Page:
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Agricultural News


USDA Lowers Soybean Ending Stocks in December WASDE--Allendale's Rich Nelson Gives Analysis on the Latest Numbers

Thu, 10 Dec 2020 18:53:19 CST

USDA Lowers Soybean Ending Stocks in December WASDE--Allendale's Rich Nelson Gives Analysis on the Latest Numbers The Decemer World Agricultureal Supply and Demands came out today and Allendale's Rich Nelson said this report was a little bit disapointing, "On the Corn side of things USDA did leave ending stocks unchanged at 1.702 billion bushels from last month, that was more or less expected for the most part, keep in mind USDA did lower the Argentine corn crop just a small amount, about 1 million tons due to the early dryness. And as far as the soybean side, this is where the disappoinment really hits in. USDA did lower stocks from 190 million bushels to now 175, but the drop in stocks came from the increased domestic crush, not the hot button issue as far as exports." To hear the complete commentary with Allendale's Rich Nelson on the December Wasde, click or tap below.

USDA lowered soybean ending stocks to 175 million bushels (mb), a 15 mb decline from last month's report, which is completely attributable to an increase in domestic crush.

You can also access the full reports here:

-- Crop Production: click here:

-- World Agricultural Supply and Demand Estimates (WASDE)

SOYBEANS

Production for the 2020-21 marketing year was left unchanged at 4.17 billion bushels (bb) with a national average yield of 50.7 bushels per acre (bpa). All demand categories, except for crush, were unchanged. The forecast for domestic crush was increased by 15 mb "on strong crush margins and record early season crush." If realized, the domestic ending stocks forecast of 175 mb would be the lowest since the 2013-14 marketing year.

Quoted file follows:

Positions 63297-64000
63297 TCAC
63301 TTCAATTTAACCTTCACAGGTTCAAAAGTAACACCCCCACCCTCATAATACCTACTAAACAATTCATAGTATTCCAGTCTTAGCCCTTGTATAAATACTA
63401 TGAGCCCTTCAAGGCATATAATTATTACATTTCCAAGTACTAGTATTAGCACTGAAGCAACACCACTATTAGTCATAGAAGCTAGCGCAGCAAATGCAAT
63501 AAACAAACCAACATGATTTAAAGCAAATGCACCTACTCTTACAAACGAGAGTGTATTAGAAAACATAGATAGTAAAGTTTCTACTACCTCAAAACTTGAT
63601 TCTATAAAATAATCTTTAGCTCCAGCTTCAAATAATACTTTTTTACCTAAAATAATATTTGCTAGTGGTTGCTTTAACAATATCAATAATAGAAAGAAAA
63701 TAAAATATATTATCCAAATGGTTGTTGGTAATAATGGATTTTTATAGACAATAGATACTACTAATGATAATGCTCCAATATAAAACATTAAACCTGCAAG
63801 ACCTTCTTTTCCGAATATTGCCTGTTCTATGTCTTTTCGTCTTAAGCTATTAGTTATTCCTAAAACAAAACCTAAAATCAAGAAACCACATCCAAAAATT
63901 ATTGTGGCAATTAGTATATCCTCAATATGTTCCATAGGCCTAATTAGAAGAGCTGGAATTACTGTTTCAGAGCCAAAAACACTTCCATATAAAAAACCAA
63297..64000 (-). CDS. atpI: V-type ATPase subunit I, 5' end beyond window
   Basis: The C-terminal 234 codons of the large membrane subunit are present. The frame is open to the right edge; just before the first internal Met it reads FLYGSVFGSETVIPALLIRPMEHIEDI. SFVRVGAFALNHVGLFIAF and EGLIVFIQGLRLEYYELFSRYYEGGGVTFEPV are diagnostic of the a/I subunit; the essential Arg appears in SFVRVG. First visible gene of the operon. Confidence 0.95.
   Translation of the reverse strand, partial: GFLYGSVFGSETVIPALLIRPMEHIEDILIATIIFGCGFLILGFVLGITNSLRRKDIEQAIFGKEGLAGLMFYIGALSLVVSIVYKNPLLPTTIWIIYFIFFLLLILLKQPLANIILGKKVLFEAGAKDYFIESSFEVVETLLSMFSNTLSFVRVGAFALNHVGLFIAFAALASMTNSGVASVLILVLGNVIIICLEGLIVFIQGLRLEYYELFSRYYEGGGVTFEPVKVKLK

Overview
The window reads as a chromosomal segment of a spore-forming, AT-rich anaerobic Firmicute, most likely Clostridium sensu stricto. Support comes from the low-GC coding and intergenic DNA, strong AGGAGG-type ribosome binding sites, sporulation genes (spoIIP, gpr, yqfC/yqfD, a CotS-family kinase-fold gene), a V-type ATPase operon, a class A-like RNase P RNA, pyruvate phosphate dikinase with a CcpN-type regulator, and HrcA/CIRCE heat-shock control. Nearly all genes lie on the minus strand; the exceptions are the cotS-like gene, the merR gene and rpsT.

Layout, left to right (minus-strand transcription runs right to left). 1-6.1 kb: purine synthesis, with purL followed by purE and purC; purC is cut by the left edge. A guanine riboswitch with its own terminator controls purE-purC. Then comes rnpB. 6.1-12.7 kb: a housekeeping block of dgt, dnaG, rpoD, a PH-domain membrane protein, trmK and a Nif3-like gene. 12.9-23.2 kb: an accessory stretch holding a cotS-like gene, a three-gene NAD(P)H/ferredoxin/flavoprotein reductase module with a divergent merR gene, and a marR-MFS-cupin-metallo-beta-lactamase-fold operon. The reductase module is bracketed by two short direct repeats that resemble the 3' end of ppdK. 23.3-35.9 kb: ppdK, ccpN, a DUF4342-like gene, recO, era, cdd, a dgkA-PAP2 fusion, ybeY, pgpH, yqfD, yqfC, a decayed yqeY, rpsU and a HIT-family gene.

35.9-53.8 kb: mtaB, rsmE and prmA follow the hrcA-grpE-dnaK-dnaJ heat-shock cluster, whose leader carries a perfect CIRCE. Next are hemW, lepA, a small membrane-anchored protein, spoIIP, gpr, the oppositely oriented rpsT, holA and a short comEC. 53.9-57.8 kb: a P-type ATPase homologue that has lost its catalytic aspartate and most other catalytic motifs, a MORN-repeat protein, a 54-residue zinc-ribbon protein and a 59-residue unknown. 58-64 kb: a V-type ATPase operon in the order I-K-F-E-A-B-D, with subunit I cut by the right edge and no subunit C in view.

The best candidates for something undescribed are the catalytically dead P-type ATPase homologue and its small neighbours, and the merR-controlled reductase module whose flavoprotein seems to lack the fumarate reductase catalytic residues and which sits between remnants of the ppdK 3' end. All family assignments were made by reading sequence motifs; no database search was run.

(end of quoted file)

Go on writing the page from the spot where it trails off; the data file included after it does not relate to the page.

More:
USDA increased the average farm gate price by 15 cents to $10.55 per bushel.

Global ending stocks for 2020-21 declined by less than a million metric tons (mmt) to 85.64 mmt. USDA said higher soybean crop estimates in Canada and Uruguay offset lower production in Argentina, which was trimmed by 1 mmt on lower harvest area. USDA anticipated Argentina will produce 50 mmt of soybeans, while Brazil will grow 133 mmt, which is unchanged from last month. The estimate of China's import needs -- 100 mmt -- was unchanged from last month.

CORN

The December corn numbers offered no surprises because there were no domestic changes from the November report. Globally, USDA raised Chinese imports by 3.5 mmt and lowered overall global ending stocks for the 2020-21 crop.

USDA maintained the average corn yield to 175.8 bpa. Harvested acres came in at 82.5 million acres. Corn production for 2020-21 is pegged at 14.507 bb.

That puts total supply at 16.527 bb. On the demand side, feed and residual use are projected at 5.7 bb. Ethanol demand remained at 5.05 bb.

Exports for the 2020-21 corn crop are forecast at 2.65 bb. If realized, that would be a record high for U.S. corn exports, USDA stated.

Total use was forecast at 14.825 bb. That puts corn ending stocks for the 2020-21 crop at an estimated 1.702 bb. The stocks-to-use ratio for corn came it at 11.48%.